Last week's announcement that Coca-Cola would tweak its U.K. Sprite recipe to include stevia as an ingredient comes amid growing concern that sugary soft drinks are contributing to an obesity epidemic affecting both sides of the Atlantic. But will stevia really make Sprite healthier?
Stevia is a no-calorie sweetener derived from a plant of the same name. In recent years, food and beverage makers -- including Coca-Cola -- have sought to harness the ingredient in low and lower-calorie drinks; it was approved by the FDA in 2008.
The new Sprite will be made with a combination of stevia and sugar, which may help combat the bitter aftertaste sometimes associated with the former ingredient. Coca-Cola is still exploring the possibility of changing the recipe for Sprite in the U.S., a company spokeswoman told the Associated Press.
The U.K. move comes as Coca-Cola rolls out a global anti-obesity campaign, which includes an ad that aired in the U.K. this week for the first time. The spot had previously debuted on U.S. airwaves in January and will appear on television in other countries in the future, although a list of nations has not been released. It states that obesity "concerns all of us," but stresses that soda isn't the only thing to blame for problematic weight gain.
That's true -- consumption of excess calories of any kind will pack on the pounds -- but the new stevia recipe only shaves off 30 percent of the calories in the original version. That means that going forward, a 20 oz. bottle of Sprite with 250 calories will have about 175 calories. The decrease -- which is notable, though small -- concerns experts like Dr. Sharon R. Akabas, a director at Columbia University’s Institute of Human Nutrition.
"It gives the impression that that's a really healthy thing to do," she explained in an interview with The Huffington Post, "but it's still... calories of sugar, which has no nutrients." Akabas worries that the couching of the new stevia Sprite against the backdrop of an anti-obesity campaign will provide a false sense that the product is healthy, creating what she calls a "healthy halo effect."
"Any time you use reduced this or reduced that … reduced to what?" she said. "Better in some people's minds translates to healthy, but it's not … it's still really junky."
There's also worry that those who suffer from obesity-related illnesses, like Type 2 diabetes, will lump the stevia Sprite in with other diet drinks that have 0 calories. Toby Smithson, spokesperson for the Academy of Nutrition and Dietics and the founder of DiabetesEveryDay.com, thinks the new recipe may muddle the already complicated question of 'What is healthy?'.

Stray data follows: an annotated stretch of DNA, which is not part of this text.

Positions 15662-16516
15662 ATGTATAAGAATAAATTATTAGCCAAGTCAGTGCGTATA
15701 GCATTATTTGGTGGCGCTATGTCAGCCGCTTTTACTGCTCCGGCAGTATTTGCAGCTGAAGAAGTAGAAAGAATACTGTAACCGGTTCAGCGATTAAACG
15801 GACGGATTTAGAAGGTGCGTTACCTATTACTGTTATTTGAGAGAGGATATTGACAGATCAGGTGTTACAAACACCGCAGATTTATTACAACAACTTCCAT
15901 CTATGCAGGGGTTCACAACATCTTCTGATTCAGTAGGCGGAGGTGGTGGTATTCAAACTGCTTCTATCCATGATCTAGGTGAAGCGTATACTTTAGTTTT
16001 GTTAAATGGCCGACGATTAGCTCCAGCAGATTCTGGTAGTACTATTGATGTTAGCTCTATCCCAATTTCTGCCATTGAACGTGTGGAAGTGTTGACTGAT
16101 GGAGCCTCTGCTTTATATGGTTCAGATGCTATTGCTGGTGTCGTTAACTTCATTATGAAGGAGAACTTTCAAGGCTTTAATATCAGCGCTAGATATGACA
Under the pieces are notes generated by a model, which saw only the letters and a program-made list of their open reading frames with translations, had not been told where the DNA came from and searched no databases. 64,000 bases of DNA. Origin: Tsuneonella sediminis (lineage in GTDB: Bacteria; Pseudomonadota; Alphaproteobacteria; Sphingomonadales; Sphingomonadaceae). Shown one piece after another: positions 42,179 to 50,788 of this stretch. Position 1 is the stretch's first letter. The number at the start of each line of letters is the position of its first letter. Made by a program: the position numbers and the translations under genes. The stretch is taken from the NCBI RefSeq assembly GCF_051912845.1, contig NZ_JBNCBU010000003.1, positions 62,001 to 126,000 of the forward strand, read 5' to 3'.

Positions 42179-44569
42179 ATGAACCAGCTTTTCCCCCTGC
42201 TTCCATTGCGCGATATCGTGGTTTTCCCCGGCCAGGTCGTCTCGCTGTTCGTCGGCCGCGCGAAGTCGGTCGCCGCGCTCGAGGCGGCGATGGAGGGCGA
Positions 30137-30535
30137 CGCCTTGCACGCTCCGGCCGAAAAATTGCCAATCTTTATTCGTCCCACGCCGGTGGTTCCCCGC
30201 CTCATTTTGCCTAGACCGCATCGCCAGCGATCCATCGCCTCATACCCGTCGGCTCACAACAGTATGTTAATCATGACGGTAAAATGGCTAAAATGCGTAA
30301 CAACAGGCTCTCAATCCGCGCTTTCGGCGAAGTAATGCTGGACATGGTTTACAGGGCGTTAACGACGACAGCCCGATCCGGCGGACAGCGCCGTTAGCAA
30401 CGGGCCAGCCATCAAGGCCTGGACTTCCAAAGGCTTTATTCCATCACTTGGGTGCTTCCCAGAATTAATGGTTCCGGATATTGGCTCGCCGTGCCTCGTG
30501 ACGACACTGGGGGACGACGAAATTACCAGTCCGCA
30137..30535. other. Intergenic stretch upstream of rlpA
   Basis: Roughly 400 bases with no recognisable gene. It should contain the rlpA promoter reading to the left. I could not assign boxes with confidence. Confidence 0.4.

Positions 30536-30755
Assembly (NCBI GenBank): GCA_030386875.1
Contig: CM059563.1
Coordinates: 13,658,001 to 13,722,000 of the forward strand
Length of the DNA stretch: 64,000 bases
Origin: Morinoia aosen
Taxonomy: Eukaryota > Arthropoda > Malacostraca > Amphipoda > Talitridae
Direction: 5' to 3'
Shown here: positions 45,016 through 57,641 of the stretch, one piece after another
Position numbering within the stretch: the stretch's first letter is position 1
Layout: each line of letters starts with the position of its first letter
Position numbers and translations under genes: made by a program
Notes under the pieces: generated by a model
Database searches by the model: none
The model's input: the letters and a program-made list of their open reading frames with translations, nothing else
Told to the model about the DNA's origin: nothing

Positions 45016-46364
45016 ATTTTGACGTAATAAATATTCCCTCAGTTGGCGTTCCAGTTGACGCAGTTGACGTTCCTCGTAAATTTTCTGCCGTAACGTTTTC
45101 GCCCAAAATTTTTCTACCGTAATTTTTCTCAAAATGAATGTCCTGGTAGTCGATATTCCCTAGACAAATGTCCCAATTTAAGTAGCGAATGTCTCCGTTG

"I do think there will be confusion for PWD (people with diabetes) with a product that is marketed as lower or less," she wrote in an email to HuffPost. "PWD often get confused with items that are marked 'no added sugar,' and define that as 'all I can eat,' when the real story is there are still carbs and calories in the product."
In response to these concerns, Coca-Cola offered the following statement to The Huffington Post:
When it comes to achieving energy balance, all calories count -- whether from soft drinks or any other food and drink. Reducing the calorie content of Sprite, one of our largest brands in the U.K., by 30 percent is a positive move because it can help people reduce their calorie intake.
We do not make any nutritional claims about Sprite in our marketing. We know people choose it because it is refreshing and great tasting. It is now refreshing and great tasting, but with 30 percent less calories.
We have also reformulated brands like Fanta Orange, Oasis and Lilt to reduce their calorie content by between thirty and fifty-six per cent, whilst one in three of the drinks we sell in the UK are low- or no-calorie. This figure is rising.
There's still another issue complicating things for diabetes sufferers -- in February, reports surfaced that a new French study suggested an association between consumption of "light" or diet soda and increased risk of Type 2 diabetes. Although the study could not prove that consumption of such drinks led to a diabetes diagnosis, it did note that participants who drank more artificially-sweetened beverages tended to have greater sugar cravings than those who drank the drinks' regular counterpart.
Akabas brought up this point as well. "So the stevia people want us to focus on whether stevia is good or bad," she mused. "I think it's important to bring people back to the question of whether soda is healthy or not for the human diet."